§ 35. Colonel APPLIN
asked the Chancellor of the Exchequer the Regulations governing the conditions under which Members of this House are allowed rebate on Income Tax on their salaries as Members of Parliament; whether these conditions can be varied or interpreted by the Chief Inspector of Taxes or his subordinates without reference to this House; and if he will state who is the authority to determine what are the legitimate expenses of Members of Parliament upon which they are entitled to claim such rebate?
§ The CHANCELLOR of the EXCHEQUER (Mr. Churchill)
I assume that my hon. and gallant Friend is referring to the question of the expenses admissible as a deduction in the computation of Income Tax assessments in respect of the emoluments of Members of Parliament. This question is governed by the general provisions of the Income Tax Acts applying to all offices and employments.
Under Rule 9 of the Rules of Schedule E in the Income Tax Act, 1918, a deduction may be claimed for expenses wholly, necessarily and exclusively incurred in the performance of the duties of an office. Under Rule 10 of those Rules, where the Treasury are satisfied with respect to any 611 class of persons in receipt of any salary, fees or emoluments payable out of the public revenue that such persons are obliged to lay out and expend money wholly, exclusively and necessarily in the performance of the duties in respect of which such salary, fees or emoluments are payable, the Treasury may fix such sum as, in their opinion, represents a fair equivalent of the average annual amount laid out and expended as aforesaid by persons of that class. In pursuance of this power, the Treasury have prescribed an allowance of £100 in the case of Members of Parliament. If a Member desires to claim an allowance in excess of that amount, he is furnished by the Paymaster-General with a form on which he may set out particulars of his expenses. The admissibility of any item claimed as a deduction depends, as I have already indicated, upon whether the expenditure can be held to be incurred wholly, necessarily and exclusively in the performance of the duties as a Member of Parliament. In the event of a Member being unable to agree with the Inland Revenue authorities as to the amount of his assessment, he has the right of appeal to the Special Commissioners of Income Tax, and, if dissatisfied with their decision as being erroneous in point of law, he can appeal to the Courts.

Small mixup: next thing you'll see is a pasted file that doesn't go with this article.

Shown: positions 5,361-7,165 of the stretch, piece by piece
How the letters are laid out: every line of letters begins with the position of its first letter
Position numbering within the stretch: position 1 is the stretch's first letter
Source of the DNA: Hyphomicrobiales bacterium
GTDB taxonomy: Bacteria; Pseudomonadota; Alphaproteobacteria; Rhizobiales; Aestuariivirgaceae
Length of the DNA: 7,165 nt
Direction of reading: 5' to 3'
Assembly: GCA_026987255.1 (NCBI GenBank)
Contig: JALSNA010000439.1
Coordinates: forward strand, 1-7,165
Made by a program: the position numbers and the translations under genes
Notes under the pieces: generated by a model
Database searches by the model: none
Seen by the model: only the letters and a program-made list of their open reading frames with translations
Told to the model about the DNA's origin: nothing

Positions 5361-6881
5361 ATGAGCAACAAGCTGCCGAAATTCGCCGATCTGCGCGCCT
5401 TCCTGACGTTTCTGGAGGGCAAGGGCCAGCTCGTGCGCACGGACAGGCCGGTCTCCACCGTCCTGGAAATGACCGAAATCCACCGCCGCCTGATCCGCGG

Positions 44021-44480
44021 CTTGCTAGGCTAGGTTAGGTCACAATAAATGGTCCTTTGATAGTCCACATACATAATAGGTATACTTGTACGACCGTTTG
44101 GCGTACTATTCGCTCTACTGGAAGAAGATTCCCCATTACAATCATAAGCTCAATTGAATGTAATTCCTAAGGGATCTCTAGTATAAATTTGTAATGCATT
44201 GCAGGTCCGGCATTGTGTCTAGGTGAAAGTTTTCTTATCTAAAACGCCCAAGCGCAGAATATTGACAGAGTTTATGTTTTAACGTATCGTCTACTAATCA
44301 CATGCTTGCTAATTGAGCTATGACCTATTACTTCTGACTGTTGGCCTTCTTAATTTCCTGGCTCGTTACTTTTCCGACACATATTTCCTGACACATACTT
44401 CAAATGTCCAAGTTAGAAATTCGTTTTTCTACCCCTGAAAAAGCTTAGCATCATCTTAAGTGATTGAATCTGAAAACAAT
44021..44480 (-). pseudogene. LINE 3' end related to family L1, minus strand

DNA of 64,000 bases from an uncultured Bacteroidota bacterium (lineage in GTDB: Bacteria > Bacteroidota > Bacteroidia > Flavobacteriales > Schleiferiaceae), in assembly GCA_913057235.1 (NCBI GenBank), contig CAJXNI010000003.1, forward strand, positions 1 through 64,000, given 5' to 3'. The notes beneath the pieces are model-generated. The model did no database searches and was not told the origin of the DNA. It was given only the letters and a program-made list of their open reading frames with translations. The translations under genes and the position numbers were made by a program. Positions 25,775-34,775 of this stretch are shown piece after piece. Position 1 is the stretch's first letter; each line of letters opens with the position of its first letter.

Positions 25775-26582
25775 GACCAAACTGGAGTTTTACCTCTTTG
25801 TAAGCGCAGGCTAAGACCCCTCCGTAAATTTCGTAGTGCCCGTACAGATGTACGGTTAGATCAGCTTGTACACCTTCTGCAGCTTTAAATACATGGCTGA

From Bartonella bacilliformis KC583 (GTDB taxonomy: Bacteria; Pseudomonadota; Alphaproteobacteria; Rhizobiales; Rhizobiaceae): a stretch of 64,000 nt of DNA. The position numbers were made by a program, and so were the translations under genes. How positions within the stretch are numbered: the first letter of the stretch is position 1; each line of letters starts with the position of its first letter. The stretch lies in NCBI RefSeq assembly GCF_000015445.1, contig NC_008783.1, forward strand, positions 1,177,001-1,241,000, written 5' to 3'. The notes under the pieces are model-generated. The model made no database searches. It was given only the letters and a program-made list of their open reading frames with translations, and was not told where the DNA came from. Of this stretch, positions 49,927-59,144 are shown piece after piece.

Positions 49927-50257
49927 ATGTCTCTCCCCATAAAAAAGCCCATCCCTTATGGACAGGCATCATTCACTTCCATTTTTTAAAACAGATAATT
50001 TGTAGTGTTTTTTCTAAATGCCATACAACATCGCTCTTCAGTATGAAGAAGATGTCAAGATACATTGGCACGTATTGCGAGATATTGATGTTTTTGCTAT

§ Colonel APPLIN
Can the right hon. Gentleman inform the House how hon. Members can convince the Treasury that these expenses are legitimate?